EU cannot resolve conflicts in South Caucasus on its own
Sweden, Stockholm, Feb.31 / Trend U. Sadikhova /
The EU can help in conflict solution in the South Caucasus using its own means, but one should not rely only on this structure, Carl Hamilton, the chairman of the Swedish Parliamentary European Affairs Committee, told Trend today.
"I think we can help conflict resolution in the region, but in the end, in the resolution of these conflicts, Europe can help with its soft power. I think EU countries are fairly united, so I believe they have a good chance to attract this issue to the united front," he said.
However, the South Caucasus governments should not rely only on the EU, and think that the EU's interest in cooperation within the Eastern Partnership frees them from independent actions in resolving frozen conflicts.
"The solution must come from the governments. The fact that the EU is interested in good relations doesn't mean that they can relax and hope for the EU's participation to resolve the conflicts alone," Hamilton said.
According to the MP, the EU does not have the full power to end conflicts in the region, including the Armenian-Azerbaijani Nagorno-Karabakh conflict.
The conflict between the two South Caucasus countries began in 1988 when Armenia made territorial claims against Azerbaijan. Armenian armed forces have occupied 20 percent of Azerbaijan since 1992, including the Nagorno-Karabakh region and 7 surrounding districts.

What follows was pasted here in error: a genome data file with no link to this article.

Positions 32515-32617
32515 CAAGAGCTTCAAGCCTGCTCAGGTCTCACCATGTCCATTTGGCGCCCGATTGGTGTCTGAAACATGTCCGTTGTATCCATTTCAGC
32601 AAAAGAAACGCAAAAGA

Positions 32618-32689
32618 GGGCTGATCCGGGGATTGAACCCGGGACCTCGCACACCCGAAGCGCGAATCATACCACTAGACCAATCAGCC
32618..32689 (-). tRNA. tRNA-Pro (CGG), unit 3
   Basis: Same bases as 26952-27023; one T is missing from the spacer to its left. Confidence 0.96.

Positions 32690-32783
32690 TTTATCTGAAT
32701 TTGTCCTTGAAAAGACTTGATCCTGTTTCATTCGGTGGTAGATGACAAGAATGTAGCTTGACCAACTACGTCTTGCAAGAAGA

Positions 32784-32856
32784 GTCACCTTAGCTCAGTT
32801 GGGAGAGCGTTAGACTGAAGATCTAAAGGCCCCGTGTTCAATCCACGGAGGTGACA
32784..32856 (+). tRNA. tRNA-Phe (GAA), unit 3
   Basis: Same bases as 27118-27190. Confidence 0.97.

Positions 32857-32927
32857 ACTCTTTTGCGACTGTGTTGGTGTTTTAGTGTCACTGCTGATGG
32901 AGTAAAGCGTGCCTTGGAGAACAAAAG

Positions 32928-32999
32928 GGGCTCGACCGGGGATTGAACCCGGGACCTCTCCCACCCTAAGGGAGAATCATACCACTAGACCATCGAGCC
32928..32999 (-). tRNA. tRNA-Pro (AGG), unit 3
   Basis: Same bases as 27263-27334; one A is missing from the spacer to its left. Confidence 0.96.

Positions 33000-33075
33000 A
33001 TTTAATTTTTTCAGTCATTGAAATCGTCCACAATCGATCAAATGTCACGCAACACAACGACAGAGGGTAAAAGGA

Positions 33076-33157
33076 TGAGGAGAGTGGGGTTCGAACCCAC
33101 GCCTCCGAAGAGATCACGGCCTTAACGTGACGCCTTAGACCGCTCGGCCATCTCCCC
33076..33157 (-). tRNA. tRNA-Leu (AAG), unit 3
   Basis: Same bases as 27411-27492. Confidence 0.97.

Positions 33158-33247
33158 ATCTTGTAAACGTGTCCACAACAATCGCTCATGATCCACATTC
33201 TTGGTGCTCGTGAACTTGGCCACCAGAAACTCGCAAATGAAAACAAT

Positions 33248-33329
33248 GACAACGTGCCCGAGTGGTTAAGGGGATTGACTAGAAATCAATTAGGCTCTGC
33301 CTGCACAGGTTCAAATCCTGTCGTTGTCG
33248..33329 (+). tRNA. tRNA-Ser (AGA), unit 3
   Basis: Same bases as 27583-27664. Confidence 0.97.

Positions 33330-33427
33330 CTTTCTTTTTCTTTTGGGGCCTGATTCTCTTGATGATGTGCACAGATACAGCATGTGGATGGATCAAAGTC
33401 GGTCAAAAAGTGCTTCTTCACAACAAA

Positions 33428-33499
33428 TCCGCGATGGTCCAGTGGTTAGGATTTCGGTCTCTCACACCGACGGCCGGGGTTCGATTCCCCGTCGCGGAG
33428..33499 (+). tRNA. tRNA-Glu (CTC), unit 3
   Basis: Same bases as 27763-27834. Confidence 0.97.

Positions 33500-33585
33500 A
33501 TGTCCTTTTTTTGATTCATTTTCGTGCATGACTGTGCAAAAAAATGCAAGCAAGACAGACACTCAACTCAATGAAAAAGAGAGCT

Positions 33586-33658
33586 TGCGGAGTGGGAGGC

Azerbaijan and Armenia signed a ceasefire agreement in 1994. The co-chairs of the OSCE Minsk Group - Russia, France, and the United States - are currently holding the peace negotiations.
Armenia has not yet implemented the U.N. Security Council's four resolutions on the liberation of the Nagorno-Karabakh and the surrounding regions.
Additionally, the Georgian-South Ossetian conflict originates from late 1980s. The aggravation of Ossetian-Georgian relations occurred due to the sharp activization of national movements in the late Soviet era.
Military actions were launched in the unrecognized republic of South Ossetia in August 2008. Georgian troops entered Tskhinvali, the capital of South Ossetia and later Russian troops occupied the city and drove the Georgian military back to Georgia. Russia recognized the independence of Abkhazia and South Ossetia on Aug. 26 and established diplomatic relations with them on Sept. 9, 2008.Georgia's autonomous regions of Abkhazia and South Ossetia unilaterally declared independence from Georgia after the August 2008 war. The separatist regions had been supported by Russia, with the country later establishing diplomatic relations with the de facto states despite protests from the West. Venezuela, Nicaragua and Nauru also recognize the independence of South Ossetia and Abkhazia.
Regarding the Swedish parliament's adoption of a resolution recognizing the so-called "Armenian Genocide" in March, Hamilton expressed confidence that it will not happen again. According to him, the decision doesn't reflect the Swedish government's policy.
The Swedish Parliamentary Committee on Foreign Relations voted for the adoption of the resolution on March 11.
Armenia and the Armenian lobby state that the predecessor of Turkey - the Ottoman empire committed "genocide" against Armenians living in Anatolia in 1915. Armenians willing to recognize this fact in the world by strengthening propaganda of the so-called "genocide" in the world countries achieved its recognition by the parliaments of some countries. It is expected that in connection with the anniversary of the so-called "genocide" in April, the Armenian lobby will intensify its activities in the world's parliaments, particularly in the U.S. Congress.